https://www.whitehouse.gov/briefings-statements/judge-brett-...


I think he is a shitty person and not qualified to be on the supreme court. However, regardless of that he succeeded by any conventional level of success. He was involved before this in the highest levels of government, and is now at arguably the highest level.


Jordan Peterson says it's the opposite. I guess it also depends on how one defines 'rich'. If you're the only child of a multi-millionaire family, then you're in a much better financial position than being one of 3-5 children of a family that is only upper-middle class. But one cannot underestimate the power of having a high IQ though in terms of making wealth. You look at at all these successful people in STEM and start-ups, many from middle-class families and 2nd gen. immigrant families, and they tend to all have high IQs. Just a few days ago someone solved the 310 bitcoin challenge and made a cool $2 million. The person who solved it probably has a high IQ. Same for ppl who invested in bitcoin early. Again and again, with the possible exception of some actor and athletes, you find that with wealth, a high IQ is not far behind.


If I had to pick between IQ and pre-existing wealth, I would choose wealth.

Having a high IQ still requires you to rely on luck by rolling the dice at investing (knowing to buy bitcoin is more gambling than intelligence), squeaking past super selective all-or-nothing societal gateways like Ivy League admissions, FAANG interviews, YCombinator, etc. against very stacked odds, tenacity whenever life randomly and inevitably decides to punch you in the gut, and tremendous sacrifices in terms of hard work, time, MORALITY (screwing people over and fighting hard to prevent others who are actively working against you from doing the same to you), and personal health.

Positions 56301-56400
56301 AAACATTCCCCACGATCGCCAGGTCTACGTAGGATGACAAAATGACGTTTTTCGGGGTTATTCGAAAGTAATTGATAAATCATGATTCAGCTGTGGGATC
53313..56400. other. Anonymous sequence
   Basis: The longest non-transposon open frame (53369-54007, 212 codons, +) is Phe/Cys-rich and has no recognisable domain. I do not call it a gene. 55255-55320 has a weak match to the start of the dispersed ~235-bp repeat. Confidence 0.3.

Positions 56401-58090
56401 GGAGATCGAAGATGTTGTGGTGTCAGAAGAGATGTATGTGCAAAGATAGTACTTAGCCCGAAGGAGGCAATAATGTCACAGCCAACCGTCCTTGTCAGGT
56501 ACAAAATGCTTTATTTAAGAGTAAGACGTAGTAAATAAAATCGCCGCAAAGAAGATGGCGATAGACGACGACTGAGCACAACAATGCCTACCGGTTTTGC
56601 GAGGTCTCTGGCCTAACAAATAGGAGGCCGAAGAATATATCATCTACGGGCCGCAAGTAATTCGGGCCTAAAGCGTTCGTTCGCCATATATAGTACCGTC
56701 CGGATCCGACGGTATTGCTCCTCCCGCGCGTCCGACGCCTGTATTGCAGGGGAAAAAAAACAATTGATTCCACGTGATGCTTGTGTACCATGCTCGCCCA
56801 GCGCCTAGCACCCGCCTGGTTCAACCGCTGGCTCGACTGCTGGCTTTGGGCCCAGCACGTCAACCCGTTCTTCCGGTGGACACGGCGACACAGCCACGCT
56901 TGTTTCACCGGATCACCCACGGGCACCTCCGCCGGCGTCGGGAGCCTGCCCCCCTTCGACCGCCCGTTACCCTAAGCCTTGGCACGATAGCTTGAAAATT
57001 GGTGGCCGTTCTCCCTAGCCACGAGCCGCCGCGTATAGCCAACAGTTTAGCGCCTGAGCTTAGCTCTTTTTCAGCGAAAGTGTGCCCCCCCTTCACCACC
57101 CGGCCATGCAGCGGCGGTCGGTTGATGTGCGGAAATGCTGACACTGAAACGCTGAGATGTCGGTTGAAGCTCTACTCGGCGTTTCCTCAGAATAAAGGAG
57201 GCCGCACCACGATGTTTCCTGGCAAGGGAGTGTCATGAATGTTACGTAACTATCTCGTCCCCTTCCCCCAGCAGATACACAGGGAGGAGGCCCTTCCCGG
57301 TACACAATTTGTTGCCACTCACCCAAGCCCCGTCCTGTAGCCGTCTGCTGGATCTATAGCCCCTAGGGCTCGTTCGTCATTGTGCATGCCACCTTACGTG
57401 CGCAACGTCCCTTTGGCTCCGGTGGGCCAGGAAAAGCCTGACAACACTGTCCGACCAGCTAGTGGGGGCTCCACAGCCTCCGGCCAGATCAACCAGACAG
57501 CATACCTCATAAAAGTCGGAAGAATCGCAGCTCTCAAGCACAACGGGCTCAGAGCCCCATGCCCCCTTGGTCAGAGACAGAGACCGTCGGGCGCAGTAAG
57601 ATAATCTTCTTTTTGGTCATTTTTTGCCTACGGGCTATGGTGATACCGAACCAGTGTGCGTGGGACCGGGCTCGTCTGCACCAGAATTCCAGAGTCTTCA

I think the fact that you can solve puzzles really well on a test doesn't really lend itself well to money making at all. There's FAR too much of a chance/luck component to making money to attribute it to IQ alone. Any time I've ever made money, I came back thinking wow, I was very lucky -- even though everyone is still biased towards themselves in terms of their own personal attributes or qualities (intelligence, hard work, savviness, hustling, etc.) when they make money, I can still recognize that yes, buying and selling crypto at the right time was almost entirely luck -- so was teaching myself how to code when I was 8 years old growing up in a rural area where everyone else thought it was a waste of time. Hard work is a necessary but not sufficient condition to make money -- same applies to IQ. Often you'll find people who had the exact same amount of "talent" or worked just as hard doing exactly the same things as someone who has a lot of money but don't have anything to show for it. Right place, right time.